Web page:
Condo living is governed by a series of bureaucratic measures that regulate the sharing of space. These include national laws and civil codes, beginning with Law number 4,591, dating to December 16, 1964, sanctioned into effect by General Humberto de Alencar Castelo Branco. Each condominium also has its own set of regulations, including the “Condominium Convention,” which addresses residents’ rights and condo board structuring, and the “Regimento Interno,” or internal “regiment,” which oversees coexistence within the condominium. These specific regulations must be based on and supported by national law.
The museu do louvre pau-brazyl took place in the residential condominium environment of the Louvre building, grappling with its internal bureaucracy—which organizes the lives of more than 600 people living in approximately 300 apartments, as well as a staff of 60 employees—over the course of the project’s five years. The building, represented by its administration, has always been willing to dialogue with the museu, generously making possible a project that delved into both the building’s physical space as well as perceptions of it.
However, two objects found on the Louvre’s ground floor and mezzanine conflict with the otherwise permeable and fluid nature of this environment: framed copies of the “Principal Articles of the Internal Regiment (Regulation),” hanging from the marble walls of the central entryway to the condominium’s Pedro Américo block. This document dates to October 1987 and evokes the 1964 Law as well as Law number 6,434, from 1977, sanctioned by General Ernesto Geisel—very technical legislation on such topics as accounting, garages, and gatherings, but that is also symbolically loaded with the long shadow of the military dictatorship. Two particularly noteworthy directives include number 2: “All [residents] must ensure the good reputation of their building,” and number 22: “The building manager and any member of the administration may prohibit entrance to the building of poorly dressed, suspicious, or immoral people, anyone carrying infectious or contagious diseases, or those they so deem convenient for the sake of reputation, morals, and good customs.”
This Regulation dating from two years after the military dictatorship’s official end, carries with it notions of the heteronormative family that marched “with God for freedom,” oppressive of other structures considered “deviant.” Its regulations unite a series of assumptions, projects, and control mechanisms for the Louvre’s residents, which, despite their illegality under Brazil’s 1988 Constitution and the 1996 revised Condominium Law, remain—typewritten on aging, yellowed paper, reinforcing the regiment’s character as an historical document, bearing witness to the violence of a past era with an insistent presence.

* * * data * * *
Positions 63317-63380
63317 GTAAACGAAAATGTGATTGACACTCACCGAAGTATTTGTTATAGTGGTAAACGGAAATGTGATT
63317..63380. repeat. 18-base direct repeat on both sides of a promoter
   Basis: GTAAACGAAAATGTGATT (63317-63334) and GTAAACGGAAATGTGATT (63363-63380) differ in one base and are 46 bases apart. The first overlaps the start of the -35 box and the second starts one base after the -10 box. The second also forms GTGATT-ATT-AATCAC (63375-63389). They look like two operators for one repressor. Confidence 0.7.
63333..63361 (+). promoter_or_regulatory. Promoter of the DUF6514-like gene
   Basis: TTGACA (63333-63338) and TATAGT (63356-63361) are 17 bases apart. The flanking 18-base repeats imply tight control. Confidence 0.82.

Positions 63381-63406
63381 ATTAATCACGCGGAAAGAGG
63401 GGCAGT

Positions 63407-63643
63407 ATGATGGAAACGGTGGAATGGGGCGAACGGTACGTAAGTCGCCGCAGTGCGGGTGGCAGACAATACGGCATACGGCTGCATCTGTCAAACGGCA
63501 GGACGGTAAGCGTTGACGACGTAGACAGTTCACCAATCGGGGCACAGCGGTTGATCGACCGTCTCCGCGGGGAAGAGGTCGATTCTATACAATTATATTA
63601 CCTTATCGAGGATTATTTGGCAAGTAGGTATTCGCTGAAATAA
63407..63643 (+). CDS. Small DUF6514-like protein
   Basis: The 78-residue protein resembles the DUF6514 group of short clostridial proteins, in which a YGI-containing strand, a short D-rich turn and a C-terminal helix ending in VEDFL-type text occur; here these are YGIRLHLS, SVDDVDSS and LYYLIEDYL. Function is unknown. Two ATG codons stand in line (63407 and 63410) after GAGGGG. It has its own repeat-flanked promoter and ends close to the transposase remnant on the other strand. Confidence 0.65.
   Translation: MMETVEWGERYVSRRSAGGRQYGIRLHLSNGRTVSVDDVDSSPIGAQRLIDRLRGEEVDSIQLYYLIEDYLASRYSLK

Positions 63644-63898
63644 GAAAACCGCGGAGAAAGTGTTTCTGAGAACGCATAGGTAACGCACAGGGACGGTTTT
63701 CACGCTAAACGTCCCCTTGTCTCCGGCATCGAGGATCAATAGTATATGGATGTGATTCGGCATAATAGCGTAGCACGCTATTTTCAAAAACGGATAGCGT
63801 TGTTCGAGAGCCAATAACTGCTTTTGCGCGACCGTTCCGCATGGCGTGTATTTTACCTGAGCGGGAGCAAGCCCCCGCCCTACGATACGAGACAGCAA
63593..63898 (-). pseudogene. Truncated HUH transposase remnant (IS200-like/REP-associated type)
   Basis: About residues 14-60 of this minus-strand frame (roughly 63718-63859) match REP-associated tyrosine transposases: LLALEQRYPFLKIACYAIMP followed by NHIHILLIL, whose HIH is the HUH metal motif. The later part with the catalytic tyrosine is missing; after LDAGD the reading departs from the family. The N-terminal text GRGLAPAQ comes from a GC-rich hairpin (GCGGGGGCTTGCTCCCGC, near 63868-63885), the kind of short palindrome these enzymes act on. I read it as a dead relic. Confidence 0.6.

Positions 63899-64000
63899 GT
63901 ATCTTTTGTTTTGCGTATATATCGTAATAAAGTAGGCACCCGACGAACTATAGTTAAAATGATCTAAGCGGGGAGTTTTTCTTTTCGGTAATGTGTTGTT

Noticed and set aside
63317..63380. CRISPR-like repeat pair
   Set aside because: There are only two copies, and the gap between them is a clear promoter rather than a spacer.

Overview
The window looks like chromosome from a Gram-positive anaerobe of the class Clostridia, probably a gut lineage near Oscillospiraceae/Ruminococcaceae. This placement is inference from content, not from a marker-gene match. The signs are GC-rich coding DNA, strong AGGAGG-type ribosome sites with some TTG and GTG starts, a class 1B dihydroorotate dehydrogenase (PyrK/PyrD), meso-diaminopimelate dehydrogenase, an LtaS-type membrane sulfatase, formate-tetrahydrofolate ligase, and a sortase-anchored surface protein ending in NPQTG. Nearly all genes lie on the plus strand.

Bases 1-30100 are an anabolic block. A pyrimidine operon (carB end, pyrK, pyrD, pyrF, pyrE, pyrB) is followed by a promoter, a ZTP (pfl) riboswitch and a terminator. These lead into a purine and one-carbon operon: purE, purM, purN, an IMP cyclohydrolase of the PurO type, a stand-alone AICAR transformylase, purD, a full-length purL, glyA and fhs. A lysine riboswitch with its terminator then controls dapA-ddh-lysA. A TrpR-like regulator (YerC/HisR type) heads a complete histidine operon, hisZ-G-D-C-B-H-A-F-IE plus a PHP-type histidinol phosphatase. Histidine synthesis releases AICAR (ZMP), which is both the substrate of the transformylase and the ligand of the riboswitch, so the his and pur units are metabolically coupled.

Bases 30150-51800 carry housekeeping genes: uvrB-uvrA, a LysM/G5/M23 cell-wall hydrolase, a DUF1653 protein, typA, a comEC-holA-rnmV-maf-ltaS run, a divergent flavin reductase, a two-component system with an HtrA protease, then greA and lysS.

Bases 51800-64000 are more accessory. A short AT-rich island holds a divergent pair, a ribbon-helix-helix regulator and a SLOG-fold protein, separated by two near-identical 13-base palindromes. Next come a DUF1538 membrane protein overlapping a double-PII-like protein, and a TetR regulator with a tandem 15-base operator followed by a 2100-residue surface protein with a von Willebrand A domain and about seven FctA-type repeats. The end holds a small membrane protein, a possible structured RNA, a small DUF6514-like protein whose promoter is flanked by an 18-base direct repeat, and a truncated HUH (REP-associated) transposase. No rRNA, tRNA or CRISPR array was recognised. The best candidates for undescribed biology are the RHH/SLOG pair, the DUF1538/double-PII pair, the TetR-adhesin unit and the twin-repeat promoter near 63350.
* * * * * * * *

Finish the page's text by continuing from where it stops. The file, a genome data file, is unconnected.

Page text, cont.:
The document also recalls the historical decadence of São Paulo’s downtown core, in confluence with the region’s transformation into a prominent zone of LGBTQIA+ cruising and pleasure, as well as measures implemented to prevent the Louvre from undergoing the process of decline experienced by neighboring buildings, such as the Copan, with regard to guaranteeing its owners the maintenance of “internal order.” In addition to implementing the Regulation the building’s administration asked its architect, Artacho Jurado, to construct a guardhouse, not included in the original project, in order to control entrance to the building, as well as grates, so to surround the condominium—at least outside of business hours—and ensure the safety of residents and stores located on the ground floor and mezzanine.
Catalan artist Enric Farres Durán, who has carried out extensive research on the topic of archives, documents, and libraries, first came into contact with the Regulation in 2017, when he removed the original document from its frame, photocopied it, and placed the copy in the frame, in a gesture of subversion.
Durán later began to work with subtle insertions and removals of letters and words, such as the letter “i” in “regulamiento,” which signals the cultural differences between the document and its manipulator, contrasting the original Portuguese with one of the artist’s languages, and creating frictions of meaning beginning with the title. A subliminal message occurs in “–miento,” [“I lie”] which underlines the farcical nature of the work. With humor and irony, the regulations of co-habitation that upon their creation only made sense under a dictatorship, allowing for authoritarian control over the lives of others, begin to make sense only within a fictional and delusional logic—revealing, little by little, the absurdity of its terms.
In addition to altering the regulations, exposing their absurdities, and updating the document’s date, the work also invites the administration to participate: two new copies were printed and mailed to the building with the hope that finally, in 2021, this document, permeated with the violence of history, would be replaced by a work of art that, instead of simply erasing such regulations, recalls, warps, and denies the meaning of these and other normalizing forces of life and coexistence.